Smartphone owners will blame mobile operators for data loss

9 Jun 2011

Mobile operators risk serious reputational and financial damage if data is lost, a study of 1,000 smartphone users by AdaptiveMobile has revealed.

The Dublin-headquartered firm interviewed 1,000 UK smartphone users last month and warned that smartphone users’ trust in mobile operators will hinge on those operators’ ability to protect their personal data and protect them from financial loss.

The study found that by far the biggest factor in building trust in a mobile operator is keeping personal details secure (73pc), more important than service quality/reliability (55pc) and accurate billing (43pc).

Users hold mobile network operators responsible for a variety of security issues, including unexpected items on their bills (80pc), SMS text phishing (69pc), mobile spam (66pc), malware and viruses (57pc) and rogue applications (40pc).

Users are more concerned about the data and information stored on their phones (83pc) and the possibility of identity theft (69pc) than they are about the handset itself (48pc).

However, users are leaving themselves exposed to mobile security risks – 50pc would open an SMS text message from someone they don’t know, 36pc would open an email on their mobile from someone they don’t know and 32pc save log-in information, such as passwords, on their devices.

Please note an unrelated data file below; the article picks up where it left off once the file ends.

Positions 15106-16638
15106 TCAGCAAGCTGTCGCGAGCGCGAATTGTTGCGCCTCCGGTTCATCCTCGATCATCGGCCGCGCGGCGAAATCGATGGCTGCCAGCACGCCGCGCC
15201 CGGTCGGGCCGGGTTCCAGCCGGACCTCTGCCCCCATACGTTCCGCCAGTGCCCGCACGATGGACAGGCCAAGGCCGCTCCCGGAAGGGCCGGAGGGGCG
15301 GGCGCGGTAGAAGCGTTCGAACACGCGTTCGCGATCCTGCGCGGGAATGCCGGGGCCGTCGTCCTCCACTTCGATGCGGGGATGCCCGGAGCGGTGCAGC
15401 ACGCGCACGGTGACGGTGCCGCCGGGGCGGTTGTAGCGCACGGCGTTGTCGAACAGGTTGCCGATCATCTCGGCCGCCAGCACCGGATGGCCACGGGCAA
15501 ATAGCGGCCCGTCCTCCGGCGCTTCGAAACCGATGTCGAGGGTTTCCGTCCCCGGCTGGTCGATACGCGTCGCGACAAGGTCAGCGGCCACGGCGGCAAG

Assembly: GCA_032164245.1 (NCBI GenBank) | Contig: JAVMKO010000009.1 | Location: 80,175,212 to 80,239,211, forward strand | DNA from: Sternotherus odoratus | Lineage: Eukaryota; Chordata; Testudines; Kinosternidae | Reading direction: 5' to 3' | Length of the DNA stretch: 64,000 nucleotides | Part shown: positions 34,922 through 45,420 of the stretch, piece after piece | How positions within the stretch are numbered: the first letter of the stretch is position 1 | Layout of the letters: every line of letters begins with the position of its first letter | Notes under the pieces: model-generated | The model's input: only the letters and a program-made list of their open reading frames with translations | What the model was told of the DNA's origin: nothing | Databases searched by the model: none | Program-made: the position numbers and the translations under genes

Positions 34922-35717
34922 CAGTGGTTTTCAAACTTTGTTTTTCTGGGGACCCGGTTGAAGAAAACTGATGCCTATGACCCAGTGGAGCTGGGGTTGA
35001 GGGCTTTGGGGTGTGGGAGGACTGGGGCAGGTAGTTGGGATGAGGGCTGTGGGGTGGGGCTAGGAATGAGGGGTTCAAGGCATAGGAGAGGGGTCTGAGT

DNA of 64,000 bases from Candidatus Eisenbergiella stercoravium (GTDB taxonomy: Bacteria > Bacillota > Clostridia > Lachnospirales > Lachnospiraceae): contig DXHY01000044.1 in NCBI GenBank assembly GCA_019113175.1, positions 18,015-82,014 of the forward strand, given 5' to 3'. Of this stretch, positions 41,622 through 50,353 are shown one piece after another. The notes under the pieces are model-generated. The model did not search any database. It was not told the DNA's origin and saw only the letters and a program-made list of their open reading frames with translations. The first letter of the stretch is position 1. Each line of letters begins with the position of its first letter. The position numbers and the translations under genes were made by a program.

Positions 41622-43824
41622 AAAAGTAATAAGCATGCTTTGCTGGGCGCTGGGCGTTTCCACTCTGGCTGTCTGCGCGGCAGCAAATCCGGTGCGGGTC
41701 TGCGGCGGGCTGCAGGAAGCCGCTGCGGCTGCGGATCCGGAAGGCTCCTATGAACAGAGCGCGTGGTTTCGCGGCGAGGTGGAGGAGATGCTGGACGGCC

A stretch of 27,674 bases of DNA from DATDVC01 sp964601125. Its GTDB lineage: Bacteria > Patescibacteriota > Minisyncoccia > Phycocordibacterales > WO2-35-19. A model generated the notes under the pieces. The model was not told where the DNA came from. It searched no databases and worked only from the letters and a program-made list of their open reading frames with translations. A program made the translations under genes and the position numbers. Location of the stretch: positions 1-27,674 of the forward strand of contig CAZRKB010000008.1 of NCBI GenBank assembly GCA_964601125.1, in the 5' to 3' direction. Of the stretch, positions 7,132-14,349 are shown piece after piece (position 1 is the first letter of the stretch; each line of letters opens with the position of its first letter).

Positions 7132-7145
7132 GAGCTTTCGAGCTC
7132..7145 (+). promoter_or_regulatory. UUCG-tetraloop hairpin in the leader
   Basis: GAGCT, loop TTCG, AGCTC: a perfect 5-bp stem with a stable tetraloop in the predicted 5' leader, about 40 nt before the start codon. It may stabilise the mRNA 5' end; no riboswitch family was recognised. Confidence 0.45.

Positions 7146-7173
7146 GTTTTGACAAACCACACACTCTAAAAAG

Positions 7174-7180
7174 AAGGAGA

Two-thirds (67pc) of mobile users would like more information from their mobile network operators on how to protect themselves from mobile security threats.

Cyber criminals shift focus from PC scams to mobile scams

“With mobile subscriptions hitting 5bn and global smartphone penetration now at 20pc, cyber criminals are shifting their focus away from traditional PC-based scams towards the mobile world,” said Gareth Maclachlan, COO, AdaptiveMobile.

“While there is evidence that smartphones have reduced levels of customer churn, how operators now respond to the increasingly sophisticated security landscape to safeguard their subscribers’ data will determine whether their customer relationships can continue to be characterised by trust and loyalty.”

The findings of the second AdaptiveMobile Global Security Insights in Mobile report provide a stark warning to network operators and the wider mobile ecosystem that their position as trusted brands no longer rests simply with competitive pricing or the newest handsets.

Mobile is no longer just about providing wireless phones and connectivity – as trusted service providers, customers look to operators to provide a host of value-added services and take it for granted that their devices are secure and their personal details are safeguarded. 

Maclachlan concludes: “As trusted providers, customers are looking to their mobile operator to lead the way with mobile security, providing guidance and education, as well as protecting their data and wallets.

“Mobile network operators can either rise to the occasion and be seen as industry leaders in mobile security or wait for others to lead the way and risk jeopardising not only their customers’ personal data but also their trust,” Maclachlan said.

John Kennedy is a journalist who served as editor of Silicon Republic for 17 years